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Viet Nam Raises Question Over Seafood Imports

VIET NAM - Should Vietnam re-organise fish farming to become self-sufficient in seafood materials, or import seafood materials to run local seafood processing workshops?

A survey conducted by the Cuu Long River Delta Development Institute under Can Tho University and Scotland’s Stirling University showed that in the last five consecutive years, fish output has been increasing steadily, while fish prices have fluctuated continuously.

The profit of farmers in An Giang, Dong Thap provinces and Can Tho city decreased from VND2.8mil/tonne in the years before 2003 to over VND1mil/tonne in 2005 due to higher production costs.

Seafood processing workshops did not make heavy investments in cold storage. Big workshops now have the cold storage capacity of 10,000 tonnes/storehouse only, which explains why they cannot purchase fish from farmers in big quantities. There are 120 seafood processing workshops in the delta which have the capacity of 3,200 tonnes a day, 74 of which can meet the requirements for exporting products to the EU; however, a lot of the workshops still have to hire storehouses in HCM City.

Fish farming is destroying the environment. Every year, aquaculture ponds in the Cuu Long River Delta create 500mil cu m of mud and waste. Every cu m of pond needs to produce 8kg of fish, needs 24 cu m of water to renew the ponds’ water. Every cu m of water from an aquaculture pond needs to be treated with 0.033-0.035kg of COD. Meanwhile, when hearing about the fish pond water treatment, 47% of pond owners said they would give up farming, 32% of owners said they would build tanks to treat the pond water, while 21% said they would use other measures. Some people have suggested farmers pay fees for fish pond waste, but this has not been applauded by fish farmers, saying that this would lead to higher farming production costs.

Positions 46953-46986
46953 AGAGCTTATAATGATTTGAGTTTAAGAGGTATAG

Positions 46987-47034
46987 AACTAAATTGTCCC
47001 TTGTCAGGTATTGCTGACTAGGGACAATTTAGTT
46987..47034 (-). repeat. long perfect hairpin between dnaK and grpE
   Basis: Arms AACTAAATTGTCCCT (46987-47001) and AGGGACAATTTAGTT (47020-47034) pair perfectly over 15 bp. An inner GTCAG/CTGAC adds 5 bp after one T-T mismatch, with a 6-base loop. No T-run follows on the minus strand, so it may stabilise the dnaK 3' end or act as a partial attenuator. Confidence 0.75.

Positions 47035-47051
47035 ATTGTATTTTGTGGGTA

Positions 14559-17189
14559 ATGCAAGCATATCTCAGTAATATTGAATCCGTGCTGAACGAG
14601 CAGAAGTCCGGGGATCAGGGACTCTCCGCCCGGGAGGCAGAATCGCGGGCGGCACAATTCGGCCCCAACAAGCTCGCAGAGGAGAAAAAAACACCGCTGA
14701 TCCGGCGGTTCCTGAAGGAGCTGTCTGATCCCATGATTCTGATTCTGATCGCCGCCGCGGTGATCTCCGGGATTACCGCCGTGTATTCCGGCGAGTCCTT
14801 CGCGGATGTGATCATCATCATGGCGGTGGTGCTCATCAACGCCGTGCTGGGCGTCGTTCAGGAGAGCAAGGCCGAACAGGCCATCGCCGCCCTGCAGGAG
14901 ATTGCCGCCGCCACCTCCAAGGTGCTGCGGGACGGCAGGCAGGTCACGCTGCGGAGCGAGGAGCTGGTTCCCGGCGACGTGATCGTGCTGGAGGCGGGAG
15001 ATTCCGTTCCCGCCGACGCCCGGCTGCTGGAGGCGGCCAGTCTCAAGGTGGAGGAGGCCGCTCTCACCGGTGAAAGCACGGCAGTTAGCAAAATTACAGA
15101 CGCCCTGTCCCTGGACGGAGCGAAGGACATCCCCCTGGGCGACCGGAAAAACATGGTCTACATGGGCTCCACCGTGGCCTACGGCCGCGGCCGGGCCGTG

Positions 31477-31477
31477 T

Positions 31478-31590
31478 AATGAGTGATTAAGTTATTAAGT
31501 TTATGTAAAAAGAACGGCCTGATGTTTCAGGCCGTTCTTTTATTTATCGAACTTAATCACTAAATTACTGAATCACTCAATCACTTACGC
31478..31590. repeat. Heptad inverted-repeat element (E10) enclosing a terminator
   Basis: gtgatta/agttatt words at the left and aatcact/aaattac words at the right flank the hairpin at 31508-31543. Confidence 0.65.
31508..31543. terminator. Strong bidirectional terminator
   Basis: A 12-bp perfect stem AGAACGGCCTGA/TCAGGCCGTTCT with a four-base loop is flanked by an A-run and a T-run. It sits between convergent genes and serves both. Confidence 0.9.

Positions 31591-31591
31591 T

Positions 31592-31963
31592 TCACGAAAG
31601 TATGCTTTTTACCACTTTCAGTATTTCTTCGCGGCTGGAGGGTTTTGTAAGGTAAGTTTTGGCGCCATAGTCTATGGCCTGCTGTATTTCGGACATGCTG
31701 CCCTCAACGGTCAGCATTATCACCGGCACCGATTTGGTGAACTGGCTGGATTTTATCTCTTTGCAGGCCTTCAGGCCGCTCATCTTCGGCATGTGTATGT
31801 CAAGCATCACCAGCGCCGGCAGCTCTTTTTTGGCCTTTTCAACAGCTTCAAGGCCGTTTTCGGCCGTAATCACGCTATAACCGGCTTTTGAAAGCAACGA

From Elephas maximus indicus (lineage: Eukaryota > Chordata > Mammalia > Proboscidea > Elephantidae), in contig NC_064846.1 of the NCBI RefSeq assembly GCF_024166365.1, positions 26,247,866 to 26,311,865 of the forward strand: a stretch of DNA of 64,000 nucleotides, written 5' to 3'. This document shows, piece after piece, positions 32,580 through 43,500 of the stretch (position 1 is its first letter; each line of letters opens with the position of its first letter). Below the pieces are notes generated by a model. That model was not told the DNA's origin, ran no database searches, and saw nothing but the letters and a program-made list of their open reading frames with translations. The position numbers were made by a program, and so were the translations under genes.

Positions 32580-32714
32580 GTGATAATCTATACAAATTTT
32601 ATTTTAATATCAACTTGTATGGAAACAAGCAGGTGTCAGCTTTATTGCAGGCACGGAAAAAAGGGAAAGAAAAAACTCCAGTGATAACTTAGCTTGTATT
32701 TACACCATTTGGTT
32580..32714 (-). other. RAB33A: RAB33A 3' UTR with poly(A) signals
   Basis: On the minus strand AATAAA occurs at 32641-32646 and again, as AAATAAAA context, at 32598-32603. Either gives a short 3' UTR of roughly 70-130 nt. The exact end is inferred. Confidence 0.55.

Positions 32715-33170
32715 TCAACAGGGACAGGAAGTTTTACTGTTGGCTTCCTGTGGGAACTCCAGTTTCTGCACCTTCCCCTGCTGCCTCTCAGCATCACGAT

As the farmers’ profit has been narrowed, while the risks to the environment have become bigger, experts believe that Vietnam should consider importing materials for domestic processing and re-exporting.

The Vietnam Association of Seafood Exporters and Producers (VASEP) has also proposed that state management agencies import $2bil worth of seafood materials in order to raise the exports to $7.5-8bil by 2020.

However, if the tra farming industry is eliminated, millions of people in the Cuu Long River Delta, the land that is called the ‘kingdom of fish and shrimp’, will have no way of earning their living. Meanwhile, if it decides to maintain fish farming, Vietnam should strive for the sustainable development of the industry.

Ellen Hardy

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